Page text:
EPA Seeks Inquiry Transcripts
Agency wants to know what staffers told congressman.
Washington - The Environmental Protection Agency, peppered with requests from lawmakers for documents, is returning fire with an unusual request for confidential papers.
EPA Associate Administrator Christopher Bliley recently asked for transcripts of closed-door interviews with seven senior EPA staffers concerning the agency's efforts to regulate greenhouse gas emissions. A key House investigations committee chaired by Rep. Henry Waxman, (D- Beverly Hills), had conducted the interviews.
The EPA "has an interest in ensuring that the information provided ... by agency employees in their official capacity is accurate and complete," wrote Bliley in a letter dated March 14, a day after Waxman had issued a subpoena for 196 internal EPA documents.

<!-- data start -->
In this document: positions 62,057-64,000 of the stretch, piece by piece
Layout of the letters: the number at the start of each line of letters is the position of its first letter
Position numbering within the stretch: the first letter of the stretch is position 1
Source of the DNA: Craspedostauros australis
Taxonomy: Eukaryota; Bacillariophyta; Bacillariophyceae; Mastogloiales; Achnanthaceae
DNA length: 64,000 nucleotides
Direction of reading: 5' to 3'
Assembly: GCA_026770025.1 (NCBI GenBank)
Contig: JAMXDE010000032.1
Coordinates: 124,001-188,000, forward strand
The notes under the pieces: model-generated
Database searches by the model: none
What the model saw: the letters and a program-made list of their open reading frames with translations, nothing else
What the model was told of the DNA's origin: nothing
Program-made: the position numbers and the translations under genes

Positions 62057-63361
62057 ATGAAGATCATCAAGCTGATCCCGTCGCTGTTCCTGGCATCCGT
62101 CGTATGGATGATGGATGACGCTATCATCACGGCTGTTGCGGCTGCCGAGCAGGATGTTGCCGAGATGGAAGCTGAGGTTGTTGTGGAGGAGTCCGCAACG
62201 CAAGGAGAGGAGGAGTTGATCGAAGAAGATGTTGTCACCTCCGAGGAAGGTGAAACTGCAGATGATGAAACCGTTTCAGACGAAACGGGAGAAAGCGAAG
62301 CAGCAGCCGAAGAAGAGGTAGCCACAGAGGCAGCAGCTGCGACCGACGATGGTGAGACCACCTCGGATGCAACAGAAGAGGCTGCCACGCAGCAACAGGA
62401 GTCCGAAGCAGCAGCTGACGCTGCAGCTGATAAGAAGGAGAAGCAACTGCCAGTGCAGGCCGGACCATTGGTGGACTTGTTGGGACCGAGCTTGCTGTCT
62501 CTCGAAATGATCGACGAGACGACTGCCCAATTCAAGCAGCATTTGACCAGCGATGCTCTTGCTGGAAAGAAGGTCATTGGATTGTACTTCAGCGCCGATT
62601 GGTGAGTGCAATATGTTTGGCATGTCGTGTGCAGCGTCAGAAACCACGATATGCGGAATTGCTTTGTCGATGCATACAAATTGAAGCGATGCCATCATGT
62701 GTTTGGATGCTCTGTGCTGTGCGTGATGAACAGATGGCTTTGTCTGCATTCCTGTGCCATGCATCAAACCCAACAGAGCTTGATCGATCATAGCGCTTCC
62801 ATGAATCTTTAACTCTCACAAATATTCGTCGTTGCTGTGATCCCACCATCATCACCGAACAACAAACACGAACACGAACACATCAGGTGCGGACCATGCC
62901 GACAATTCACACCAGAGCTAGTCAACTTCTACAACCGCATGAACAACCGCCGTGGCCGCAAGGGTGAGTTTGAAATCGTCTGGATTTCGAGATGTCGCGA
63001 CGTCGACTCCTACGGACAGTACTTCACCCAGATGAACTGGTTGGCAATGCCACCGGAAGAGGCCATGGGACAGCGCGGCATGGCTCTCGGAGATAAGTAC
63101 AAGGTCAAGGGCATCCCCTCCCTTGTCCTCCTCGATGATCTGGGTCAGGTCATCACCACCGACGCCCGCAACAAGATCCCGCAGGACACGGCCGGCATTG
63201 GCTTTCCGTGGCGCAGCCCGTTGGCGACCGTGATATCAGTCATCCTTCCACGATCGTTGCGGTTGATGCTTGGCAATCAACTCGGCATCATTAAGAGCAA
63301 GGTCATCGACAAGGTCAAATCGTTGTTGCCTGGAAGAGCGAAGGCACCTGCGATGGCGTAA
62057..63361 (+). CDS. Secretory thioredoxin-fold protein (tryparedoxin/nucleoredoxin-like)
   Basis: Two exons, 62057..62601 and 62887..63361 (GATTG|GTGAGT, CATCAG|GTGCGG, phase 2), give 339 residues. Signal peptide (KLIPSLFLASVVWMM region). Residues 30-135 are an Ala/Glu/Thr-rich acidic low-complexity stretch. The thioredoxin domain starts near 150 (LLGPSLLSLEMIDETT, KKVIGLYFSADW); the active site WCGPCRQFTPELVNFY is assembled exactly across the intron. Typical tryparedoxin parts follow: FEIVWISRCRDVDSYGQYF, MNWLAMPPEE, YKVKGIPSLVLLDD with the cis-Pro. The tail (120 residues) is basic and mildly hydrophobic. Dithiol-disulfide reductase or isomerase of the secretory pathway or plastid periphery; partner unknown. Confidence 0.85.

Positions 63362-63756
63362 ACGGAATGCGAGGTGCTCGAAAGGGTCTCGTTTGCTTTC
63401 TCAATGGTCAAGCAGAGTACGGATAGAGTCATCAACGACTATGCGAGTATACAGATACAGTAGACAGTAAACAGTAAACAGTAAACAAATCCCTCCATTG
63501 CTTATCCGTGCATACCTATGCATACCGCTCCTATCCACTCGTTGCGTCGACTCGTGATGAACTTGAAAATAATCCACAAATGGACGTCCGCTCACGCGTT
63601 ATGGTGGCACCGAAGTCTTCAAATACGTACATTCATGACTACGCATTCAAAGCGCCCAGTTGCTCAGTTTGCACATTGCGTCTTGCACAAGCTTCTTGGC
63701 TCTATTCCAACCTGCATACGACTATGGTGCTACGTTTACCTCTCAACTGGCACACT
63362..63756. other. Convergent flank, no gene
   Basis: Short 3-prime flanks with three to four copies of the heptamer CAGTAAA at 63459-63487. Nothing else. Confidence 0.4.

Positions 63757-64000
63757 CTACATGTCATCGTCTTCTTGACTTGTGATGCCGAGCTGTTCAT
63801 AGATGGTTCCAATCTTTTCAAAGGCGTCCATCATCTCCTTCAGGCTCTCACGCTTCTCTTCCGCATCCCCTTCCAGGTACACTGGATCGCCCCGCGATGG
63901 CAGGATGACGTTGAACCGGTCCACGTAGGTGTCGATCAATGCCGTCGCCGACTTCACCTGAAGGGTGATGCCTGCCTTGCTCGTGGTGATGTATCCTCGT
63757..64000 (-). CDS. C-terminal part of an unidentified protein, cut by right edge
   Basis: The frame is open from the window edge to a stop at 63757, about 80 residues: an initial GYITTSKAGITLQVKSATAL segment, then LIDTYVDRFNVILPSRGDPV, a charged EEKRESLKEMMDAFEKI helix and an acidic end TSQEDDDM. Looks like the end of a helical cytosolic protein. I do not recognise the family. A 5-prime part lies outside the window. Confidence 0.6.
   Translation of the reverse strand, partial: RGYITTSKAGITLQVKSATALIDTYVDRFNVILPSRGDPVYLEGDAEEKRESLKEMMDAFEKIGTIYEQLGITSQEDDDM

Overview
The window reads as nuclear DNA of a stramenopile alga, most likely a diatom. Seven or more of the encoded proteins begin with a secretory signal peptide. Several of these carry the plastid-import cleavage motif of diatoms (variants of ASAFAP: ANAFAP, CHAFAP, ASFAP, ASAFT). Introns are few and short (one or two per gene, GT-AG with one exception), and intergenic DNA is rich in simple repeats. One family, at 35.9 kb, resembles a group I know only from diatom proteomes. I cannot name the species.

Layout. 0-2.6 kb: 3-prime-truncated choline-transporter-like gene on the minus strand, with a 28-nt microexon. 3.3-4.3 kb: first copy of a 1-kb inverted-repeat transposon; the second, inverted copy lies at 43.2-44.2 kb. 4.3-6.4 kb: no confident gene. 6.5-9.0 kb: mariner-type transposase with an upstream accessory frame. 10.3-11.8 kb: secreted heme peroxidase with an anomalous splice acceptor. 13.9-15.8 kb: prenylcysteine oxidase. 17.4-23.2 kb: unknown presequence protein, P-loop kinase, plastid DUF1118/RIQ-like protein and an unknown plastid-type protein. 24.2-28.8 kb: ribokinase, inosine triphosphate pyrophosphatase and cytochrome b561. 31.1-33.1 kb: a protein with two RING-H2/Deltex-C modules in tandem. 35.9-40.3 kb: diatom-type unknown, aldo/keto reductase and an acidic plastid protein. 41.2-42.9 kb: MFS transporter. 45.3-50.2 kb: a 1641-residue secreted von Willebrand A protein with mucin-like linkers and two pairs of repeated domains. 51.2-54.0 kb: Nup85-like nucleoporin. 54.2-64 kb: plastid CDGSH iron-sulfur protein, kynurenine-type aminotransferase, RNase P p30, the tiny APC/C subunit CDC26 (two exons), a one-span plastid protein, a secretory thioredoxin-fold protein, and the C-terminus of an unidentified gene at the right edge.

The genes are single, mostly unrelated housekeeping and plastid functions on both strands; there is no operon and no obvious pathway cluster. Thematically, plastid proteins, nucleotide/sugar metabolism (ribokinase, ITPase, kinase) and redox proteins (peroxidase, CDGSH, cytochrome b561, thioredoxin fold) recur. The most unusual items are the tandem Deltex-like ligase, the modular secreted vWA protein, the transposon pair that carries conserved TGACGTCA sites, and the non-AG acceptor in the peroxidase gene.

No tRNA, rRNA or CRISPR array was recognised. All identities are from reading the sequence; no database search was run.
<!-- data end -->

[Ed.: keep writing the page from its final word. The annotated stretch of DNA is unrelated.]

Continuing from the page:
The EPA staffers told Waxman's Oversight and Government Reform Committee that the agency's staff had concluded in December that carbon dioxide posed a threat to the public's health and welfare, but that after the finding was forwarded to the White House work on the issue was put on hold.
EPA Administrator Stephen Johnson has called the staff assessment preliminary and one that needed to be re-evaluated after Congress passed legislation increasing the fuel economy requirements for automobiles. Carbon dioxide released from automobile tailpipes is a major source of greenhouse gases linked to global warming.
Waxman, in a March 12 letter, alluded extensively to the EPA interviews and demanded that the agency provide a variety of documents including the December staff assessment on carbon dioxide and draft regulation.
Over the last two months, Waxman has made repeated demands for documents related to the EPA's global warming-related deliberation, including its refusal to allow California to pursue separate regulation of greenhouse gas emissions from motor vehicles.
The committee had no immediate comment on the EPA's request, which was first reported Wednesday by Greenwire.